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Pres. Obama Seeks to Clear Arab Distrust of US

Posted June. 05, 2009 08:06,   


Excitement and expectation yesterday filled Cairo University in Egypt, where U.S. President Barack Obama spoke to some 900 reporters and students.

Obama’s message to the Arab world, which carries significant meaning for relations between the United States and the Islamic world, will be the highlight of his first visit to the Middle East as president.

Obama will urge the Islamic world to improve relations with Washington, which have deteriorated since the 2001 terrorist attacks on the United States, and seek mutual respect and cooperation. Attention is on if his appeal can bring reconciliation with Islamic countries, which have viewed the United States as their foe.

○ ‘We are not enemies’

Obama will reportedly stress that the United States and Islamic countries share the same hopes and dreams and can realize them together. He will also distance himself from predecessor George W. Bush by saying Washington wants a different relationship with the Arab world.

Obama will also express his willingness to take the lead in laying a bridge to strengthen bilateral trust.

Sensitive issues such as the human rights of Muslim prisoners in the U.S. detention facility in Guantanamo Bay, peace talks between Israel and Palestinians, and the war in Afghanistan will also be mentioned.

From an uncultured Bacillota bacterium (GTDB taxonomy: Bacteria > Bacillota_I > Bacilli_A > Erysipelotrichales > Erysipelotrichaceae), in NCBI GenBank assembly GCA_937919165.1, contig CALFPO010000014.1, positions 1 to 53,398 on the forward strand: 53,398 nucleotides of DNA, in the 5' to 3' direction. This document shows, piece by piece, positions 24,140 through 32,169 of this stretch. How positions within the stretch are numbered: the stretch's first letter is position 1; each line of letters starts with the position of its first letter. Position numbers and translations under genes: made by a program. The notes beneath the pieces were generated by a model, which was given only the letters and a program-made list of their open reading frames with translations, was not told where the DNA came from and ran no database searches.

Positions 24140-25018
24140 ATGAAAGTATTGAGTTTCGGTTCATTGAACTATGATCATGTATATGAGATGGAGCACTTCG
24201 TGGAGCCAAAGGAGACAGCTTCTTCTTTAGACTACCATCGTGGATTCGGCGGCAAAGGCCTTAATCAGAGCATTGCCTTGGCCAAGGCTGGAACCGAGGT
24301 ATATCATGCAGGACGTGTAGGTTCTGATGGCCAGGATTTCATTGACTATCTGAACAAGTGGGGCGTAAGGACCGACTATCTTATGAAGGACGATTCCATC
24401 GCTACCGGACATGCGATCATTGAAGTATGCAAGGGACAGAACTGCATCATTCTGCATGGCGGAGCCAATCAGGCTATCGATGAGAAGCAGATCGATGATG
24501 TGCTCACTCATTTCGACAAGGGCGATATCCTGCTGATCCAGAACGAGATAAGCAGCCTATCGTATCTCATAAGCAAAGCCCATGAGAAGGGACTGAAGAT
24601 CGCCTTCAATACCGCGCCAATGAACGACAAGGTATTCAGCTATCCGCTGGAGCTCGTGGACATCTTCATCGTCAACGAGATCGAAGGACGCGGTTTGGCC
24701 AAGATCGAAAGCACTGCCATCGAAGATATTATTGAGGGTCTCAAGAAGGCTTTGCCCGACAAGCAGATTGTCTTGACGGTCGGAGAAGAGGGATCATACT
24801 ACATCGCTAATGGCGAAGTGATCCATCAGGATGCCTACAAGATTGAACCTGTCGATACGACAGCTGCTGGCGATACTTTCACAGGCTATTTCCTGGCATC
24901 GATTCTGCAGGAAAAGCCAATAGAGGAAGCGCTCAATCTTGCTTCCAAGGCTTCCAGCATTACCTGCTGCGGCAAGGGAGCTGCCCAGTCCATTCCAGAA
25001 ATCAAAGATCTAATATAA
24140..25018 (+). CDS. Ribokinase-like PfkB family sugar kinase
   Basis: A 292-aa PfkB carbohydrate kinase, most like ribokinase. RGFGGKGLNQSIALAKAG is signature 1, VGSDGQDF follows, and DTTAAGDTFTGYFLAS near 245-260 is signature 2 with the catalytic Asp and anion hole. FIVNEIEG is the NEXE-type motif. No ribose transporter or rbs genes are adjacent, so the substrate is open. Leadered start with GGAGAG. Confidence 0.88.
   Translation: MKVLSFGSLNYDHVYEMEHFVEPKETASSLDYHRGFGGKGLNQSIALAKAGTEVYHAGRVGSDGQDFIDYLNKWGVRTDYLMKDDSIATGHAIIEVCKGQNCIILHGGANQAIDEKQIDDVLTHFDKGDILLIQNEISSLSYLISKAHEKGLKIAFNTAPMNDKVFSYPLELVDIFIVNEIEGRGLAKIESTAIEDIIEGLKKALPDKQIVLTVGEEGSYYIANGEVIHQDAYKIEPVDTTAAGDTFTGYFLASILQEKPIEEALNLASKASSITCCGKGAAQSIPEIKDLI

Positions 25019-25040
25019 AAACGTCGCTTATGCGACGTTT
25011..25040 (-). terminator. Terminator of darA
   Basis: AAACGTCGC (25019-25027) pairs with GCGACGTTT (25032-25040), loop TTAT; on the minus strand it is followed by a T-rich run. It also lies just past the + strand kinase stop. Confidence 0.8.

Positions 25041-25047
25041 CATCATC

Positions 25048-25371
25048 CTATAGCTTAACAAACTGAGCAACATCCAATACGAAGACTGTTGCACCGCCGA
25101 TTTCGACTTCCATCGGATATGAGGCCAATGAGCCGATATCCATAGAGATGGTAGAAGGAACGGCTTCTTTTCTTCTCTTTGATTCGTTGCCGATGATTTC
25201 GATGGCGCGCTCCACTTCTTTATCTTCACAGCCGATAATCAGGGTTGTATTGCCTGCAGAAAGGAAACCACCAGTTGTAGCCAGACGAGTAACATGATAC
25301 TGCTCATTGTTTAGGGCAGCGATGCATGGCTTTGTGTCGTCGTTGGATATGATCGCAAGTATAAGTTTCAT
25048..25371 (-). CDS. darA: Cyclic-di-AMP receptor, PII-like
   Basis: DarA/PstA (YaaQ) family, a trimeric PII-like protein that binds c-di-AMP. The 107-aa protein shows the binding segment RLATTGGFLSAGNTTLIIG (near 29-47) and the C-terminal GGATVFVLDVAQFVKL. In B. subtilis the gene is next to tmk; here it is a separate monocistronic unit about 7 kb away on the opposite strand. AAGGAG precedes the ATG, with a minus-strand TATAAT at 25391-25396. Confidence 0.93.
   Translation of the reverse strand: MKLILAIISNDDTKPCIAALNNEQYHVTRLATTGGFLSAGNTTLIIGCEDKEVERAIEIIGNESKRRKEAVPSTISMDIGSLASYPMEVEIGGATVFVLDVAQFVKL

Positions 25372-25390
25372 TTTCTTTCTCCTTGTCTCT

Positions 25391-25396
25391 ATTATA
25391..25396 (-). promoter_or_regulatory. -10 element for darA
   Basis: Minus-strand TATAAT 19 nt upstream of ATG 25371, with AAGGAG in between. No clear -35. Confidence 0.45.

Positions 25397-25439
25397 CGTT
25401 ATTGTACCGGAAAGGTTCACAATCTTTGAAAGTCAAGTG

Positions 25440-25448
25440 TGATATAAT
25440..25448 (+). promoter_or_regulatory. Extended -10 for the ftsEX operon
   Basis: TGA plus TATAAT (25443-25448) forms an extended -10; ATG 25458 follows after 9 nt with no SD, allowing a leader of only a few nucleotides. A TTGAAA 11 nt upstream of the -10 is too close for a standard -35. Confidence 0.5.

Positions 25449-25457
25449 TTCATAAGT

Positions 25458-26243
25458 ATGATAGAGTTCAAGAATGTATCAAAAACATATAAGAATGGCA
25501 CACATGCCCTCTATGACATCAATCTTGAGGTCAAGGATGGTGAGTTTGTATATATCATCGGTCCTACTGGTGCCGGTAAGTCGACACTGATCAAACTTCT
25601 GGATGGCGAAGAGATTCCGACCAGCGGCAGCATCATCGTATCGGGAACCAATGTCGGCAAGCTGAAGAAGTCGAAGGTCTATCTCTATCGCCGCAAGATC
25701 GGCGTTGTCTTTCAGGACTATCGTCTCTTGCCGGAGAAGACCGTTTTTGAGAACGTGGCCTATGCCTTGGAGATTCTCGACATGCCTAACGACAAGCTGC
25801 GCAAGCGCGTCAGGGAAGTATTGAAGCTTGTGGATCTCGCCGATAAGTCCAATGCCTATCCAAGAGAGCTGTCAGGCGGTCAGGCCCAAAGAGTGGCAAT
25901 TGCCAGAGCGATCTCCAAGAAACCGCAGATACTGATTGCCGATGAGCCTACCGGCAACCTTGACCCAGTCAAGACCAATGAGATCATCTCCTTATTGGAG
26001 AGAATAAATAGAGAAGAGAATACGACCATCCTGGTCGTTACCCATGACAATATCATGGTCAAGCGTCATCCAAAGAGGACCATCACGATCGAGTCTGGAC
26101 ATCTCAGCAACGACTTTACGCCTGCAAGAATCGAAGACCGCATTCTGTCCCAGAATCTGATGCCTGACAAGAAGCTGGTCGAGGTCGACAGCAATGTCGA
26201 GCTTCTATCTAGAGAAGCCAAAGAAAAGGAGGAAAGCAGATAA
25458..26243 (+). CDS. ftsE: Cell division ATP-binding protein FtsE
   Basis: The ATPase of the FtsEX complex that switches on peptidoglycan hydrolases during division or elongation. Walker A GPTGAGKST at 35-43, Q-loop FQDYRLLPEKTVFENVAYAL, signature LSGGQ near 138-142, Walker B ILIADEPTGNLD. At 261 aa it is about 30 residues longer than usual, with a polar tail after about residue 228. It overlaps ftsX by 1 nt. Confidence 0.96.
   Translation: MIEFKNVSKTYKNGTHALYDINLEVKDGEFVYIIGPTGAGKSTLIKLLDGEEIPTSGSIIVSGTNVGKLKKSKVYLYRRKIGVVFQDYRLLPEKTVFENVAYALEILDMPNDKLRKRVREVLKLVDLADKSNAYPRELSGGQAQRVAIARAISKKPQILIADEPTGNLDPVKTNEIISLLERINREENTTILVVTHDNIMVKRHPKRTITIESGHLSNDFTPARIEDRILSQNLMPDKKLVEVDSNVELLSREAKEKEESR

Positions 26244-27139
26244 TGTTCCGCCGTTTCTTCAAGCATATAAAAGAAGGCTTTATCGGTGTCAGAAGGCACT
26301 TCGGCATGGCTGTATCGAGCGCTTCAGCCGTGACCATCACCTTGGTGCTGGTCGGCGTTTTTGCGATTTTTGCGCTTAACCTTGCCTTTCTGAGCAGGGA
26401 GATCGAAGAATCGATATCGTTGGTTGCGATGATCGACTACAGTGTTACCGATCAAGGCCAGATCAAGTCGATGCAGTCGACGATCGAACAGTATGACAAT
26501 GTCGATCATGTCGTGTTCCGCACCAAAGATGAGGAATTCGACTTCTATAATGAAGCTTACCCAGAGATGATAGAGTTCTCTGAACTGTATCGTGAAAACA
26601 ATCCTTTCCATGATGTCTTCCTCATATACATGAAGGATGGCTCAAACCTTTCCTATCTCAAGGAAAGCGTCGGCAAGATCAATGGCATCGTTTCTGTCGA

Obama’s speech will be broadcast live across the world. To reach out to the world’s estimated 1.5 billion Muslims, the White House will translate the speech into 13 languages and distribute it to more than 200 countries through Web sites such as Facebook and Google.

White House Press Secretary Robert Gibbs, however, warned against excessive expectations, saying, “One speech cannot solve all problems.”

Nevertheless, Obama is said to have paid careful attention to the content and wordings of his speech considering the direction of U.S. policy toward the Middle East, according to the Los Angeles Times.

White House speechwriter Ben Rhodes said the president carried a draft speech with him over the past week and kept revising it.

Obama is known to be determined to use the speech as a turning point for mending fences with the Middle East. This determination stems from his judgment that things will get better after mutual trust, prejudice and grudges are cleared up.

In Saudi Arabia Wednesday, the first leg of his Middle East trip, Obama said he is ready to learn about Islam, saying, “I thought that visiting the cradle of Islamic civilization in person is very important.”

○ Eloquent speeches that changed history

Speeches delivered by U.S. presidents have often turned situations around and impressed countries that were viewed as enemies. A case in point is a speech by President John F. Kennedy in Berlin, Germany, in 1963.

At a time when U.S. relations with Eastern Europe were at their lowest point in the Cold War era, Kennedy said, “There are many people in the world who really don’t understand, or say they don’t, what is the great issue between the free world and the communist world. Let them come to Berlin.”

In 1987, President Ronald Reagan said in front of Berlin’s Brandenburg Gate, “(Soviet Union) General Secretary (Mikhail) Gorbachev, if you seek peace, if you seek prosperity for the Soviet Union and Eastern Europe, if you seek liberalization: Come here to this gate. Mr. Gorbachev, open this gate.”

Two years after this historic speech, the Berlin Wall collapsed.